Adolescent non-suicidal self-injury (NSSI) and suicidality are serious health concerns; however, factors that contribute to the transition from NSSI to suicide ideation and suicide attempts are unclear. To address this gap, we investigated whether demographic characteristics, child maltreatment, and psychiatric factors are associated with the level suicidality among adolescents with a history of self-injury. Participants were three groups of adolescent inpatient self-injurers (n = 397, 317 female), aged 13-18 years (M = 15.44, SD = 1.36): (a) non-ideators (n = 96; no current suicide ideation and no lifetime suicide attempts), (b) suicide ideators (n = 149; current ideation and no lifetime attempts), and (c) suicide attempters (n = 152; current ideation and at least one lifetime attempt). Participants completed interviews assessing psychiatric diagnoses, suicidality, and NSSI characteristics, as well as questionnaires on childhood trauma, psychiatric symptoms, and risky behavior engagement. Depression severity was associated with greater odds being a suicide ideator (p < .001, OR=1.04) and an attempter (p < .001, OR = 1.05) compared to a non-ideator. Suicide attempters used more NSSI methods and reported greater risky behavior engagement than non-ideators (p = .03, OR = 1.29 and p = .03, OR = 1.06, respectively) and ideators (p = .015, OR = 1.25 and p = .04, OR = 1.05, respectively); attempters used more severe NSSI methods (e.g., burning). Our results identify a wide range of risk markers for increasing lethality in a sample at high risk for suicide mortality; future research is needed to refine risk assessments for adolescent self-injurers and determine the clinical utility of using risk markers for screening and intervention.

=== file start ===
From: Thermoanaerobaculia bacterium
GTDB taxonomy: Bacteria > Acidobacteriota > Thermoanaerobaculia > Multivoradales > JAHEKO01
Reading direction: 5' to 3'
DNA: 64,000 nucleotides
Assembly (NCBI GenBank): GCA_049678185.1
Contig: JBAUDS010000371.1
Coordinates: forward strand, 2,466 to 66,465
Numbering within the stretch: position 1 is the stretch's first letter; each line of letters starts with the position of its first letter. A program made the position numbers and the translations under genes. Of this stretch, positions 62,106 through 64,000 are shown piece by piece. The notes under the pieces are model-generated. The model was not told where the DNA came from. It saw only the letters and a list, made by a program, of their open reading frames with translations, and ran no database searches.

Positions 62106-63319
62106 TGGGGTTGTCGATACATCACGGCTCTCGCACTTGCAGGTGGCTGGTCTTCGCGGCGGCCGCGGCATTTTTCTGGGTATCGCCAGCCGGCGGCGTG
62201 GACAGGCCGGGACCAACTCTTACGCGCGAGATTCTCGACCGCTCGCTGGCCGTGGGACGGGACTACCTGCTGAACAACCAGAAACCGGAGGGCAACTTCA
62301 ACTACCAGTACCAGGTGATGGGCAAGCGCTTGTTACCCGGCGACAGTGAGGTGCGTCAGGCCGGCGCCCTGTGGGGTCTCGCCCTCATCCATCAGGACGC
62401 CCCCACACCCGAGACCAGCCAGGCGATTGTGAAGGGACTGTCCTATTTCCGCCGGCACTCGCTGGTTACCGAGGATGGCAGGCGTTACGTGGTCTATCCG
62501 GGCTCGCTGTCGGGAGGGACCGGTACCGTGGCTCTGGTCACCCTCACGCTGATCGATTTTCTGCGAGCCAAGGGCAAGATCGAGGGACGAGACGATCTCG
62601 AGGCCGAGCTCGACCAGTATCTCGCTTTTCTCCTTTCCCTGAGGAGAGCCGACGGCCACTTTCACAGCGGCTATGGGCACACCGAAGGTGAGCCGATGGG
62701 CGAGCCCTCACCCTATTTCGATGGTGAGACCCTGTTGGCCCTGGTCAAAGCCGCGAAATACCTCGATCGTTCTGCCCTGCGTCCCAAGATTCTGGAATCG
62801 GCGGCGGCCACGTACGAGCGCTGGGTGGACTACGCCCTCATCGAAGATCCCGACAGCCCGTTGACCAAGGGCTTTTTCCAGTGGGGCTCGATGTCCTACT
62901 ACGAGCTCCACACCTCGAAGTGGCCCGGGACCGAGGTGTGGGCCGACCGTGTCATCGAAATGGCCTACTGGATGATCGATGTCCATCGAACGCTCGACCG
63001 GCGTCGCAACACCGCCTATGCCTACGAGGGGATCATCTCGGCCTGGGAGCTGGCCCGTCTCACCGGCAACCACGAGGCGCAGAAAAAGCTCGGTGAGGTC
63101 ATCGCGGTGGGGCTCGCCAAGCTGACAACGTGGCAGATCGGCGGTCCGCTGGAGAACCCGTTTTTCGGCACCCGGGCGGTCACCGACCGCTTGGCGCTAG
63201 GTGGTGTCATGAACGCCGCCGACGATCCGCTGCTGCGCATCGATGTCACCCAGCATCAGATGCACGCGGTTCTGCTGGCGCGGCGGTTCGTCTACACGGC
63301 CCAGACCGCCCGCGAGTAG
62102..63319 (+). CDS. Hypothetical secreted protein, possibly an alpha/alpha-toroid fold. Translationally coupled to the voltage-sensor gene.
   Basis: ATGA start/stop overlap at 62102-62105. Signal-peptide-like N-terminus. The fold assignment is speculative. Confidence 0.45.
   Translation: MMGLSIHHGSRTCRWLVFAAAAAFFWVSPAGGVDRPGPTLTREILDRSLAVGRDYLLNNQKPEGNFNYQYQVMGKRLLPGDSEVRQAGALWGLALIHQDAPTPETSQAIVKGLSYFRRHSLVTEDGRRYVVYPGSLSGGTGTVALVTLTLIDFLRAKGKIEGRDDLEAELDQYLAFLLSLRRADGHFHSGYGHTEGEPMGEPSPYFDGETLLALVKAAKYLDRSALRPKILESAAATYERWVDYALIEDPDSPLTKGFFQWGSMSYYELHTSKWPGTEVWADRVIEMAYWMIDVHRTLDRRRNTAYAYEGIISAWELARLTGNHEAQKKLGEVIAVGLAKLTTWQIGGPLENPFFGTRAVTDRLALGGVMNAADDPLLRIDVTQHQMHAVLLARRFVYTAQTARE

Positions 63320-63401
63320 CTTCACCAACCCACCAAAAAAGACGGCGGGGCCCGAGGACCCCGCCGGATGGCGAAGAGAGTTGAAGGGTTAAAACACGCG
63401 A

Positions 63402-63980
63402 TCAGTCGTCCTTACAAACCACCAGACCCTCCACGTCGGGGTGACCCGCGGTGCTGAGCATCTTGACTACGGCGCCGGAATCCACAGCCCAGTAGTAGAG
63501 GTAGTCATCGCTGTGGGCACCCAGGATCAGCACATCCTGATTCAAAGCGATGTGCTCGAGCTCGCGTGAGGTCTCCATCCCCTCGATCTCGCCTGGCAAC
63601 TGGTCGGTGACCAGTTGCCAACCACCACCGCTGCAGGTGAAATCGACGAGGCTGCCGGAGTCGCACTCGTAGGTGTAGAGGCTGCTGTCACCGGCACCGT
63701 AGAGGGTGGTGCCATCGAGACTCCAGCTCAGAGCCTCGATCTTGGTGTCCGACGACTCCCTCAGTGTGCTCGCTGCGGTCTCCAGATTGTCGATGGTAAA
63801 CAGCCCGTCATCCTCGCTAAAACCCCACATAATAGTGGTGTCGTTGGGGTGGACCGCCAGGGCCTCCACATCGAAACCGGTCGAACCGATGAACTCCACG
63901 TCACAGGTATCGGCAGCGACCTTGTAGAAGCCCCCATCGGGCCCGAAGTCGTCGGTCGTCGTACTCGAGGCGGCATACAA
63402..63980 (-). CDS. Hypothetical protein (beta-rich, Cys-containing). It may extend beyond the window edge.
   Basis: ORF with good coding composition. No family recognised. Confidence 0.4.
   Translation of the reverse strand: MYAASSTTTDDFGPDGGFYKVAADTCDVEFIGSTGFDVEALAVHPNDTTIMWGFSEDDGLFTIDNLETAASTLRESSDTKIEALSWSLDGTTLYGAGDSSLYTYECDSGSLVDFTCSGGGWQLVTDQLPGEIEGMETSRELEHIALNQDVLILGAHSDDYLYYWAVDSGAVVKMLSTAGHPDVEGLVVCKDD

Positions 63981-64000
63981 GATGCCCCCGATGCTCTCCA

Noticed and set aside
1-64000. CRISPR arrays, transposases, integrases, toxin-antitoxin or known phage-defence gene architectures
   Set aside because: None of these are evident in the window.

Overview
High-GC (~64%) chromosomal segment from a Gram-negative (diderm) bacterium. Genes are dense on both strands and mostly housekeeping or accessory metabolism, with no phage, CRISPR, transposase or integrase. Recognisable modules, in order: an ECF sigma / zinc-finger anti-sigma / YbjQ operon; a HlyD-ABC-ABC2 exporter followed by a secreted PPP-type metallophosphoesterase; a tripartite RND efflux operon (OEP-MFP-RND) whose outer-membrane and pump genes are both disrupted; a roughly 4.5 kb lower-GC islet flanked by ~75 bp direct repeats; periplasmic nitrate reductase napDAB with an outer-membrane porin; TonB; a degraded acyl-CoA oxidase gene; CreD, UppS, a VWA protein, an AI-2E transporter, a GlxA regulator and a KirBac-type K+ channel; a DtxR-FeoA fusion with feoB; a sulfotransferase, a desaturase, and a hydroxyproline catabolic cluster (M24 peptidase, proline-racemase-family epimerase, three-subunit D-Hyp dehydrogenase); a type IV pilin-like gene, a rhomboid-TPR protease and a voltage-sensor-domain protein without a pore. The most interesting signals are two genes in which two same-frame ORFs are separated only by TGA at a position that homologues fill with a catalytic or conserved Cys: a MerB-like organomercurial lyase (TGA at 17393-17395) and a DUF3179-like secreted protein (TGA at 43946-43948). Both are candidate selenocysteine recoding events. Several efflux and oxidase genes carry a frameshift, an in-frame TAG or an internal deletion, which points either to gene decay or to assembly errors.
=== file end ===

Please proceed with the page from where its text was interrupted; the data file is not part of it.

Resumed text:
Article
This correlational study was conducted with 403 undergraduate college students from 2 universities. The authors used path analysis and bootstrap regression to analyze the relationships between variables. Locus of control and family connectedness related to current nonsuicidal self-injury (NSSI) engagement. However, when entered into the same regression, the variables current NSSI engagement and current NSSI number of methods used mediated all other relationships with suicidal ideation. Implications to current theories and clinical practice are provided.
Article
The study aims to determine the prevalence of self-harm (SH) and related psychosocial factors in a large sample of Portuguese adolescents. A total of 1713 pupils, aged 12 to 20 years, completed an anonymous questionnaire in a school setting. 7.3% reported at least one episode of SH: rates were three times higher for females than males. Almost half reported repeated SH, most commonly self-cutting. Anxiety, depression and substance abuse were linked to SH, and particularly repeated SH. Anxiety, trouble with the police, and exposure to SH or suicide of others, were independently associated with SH in both genders. These findings indicate that SH is a public health concern in Portugal as in other European countries.
Article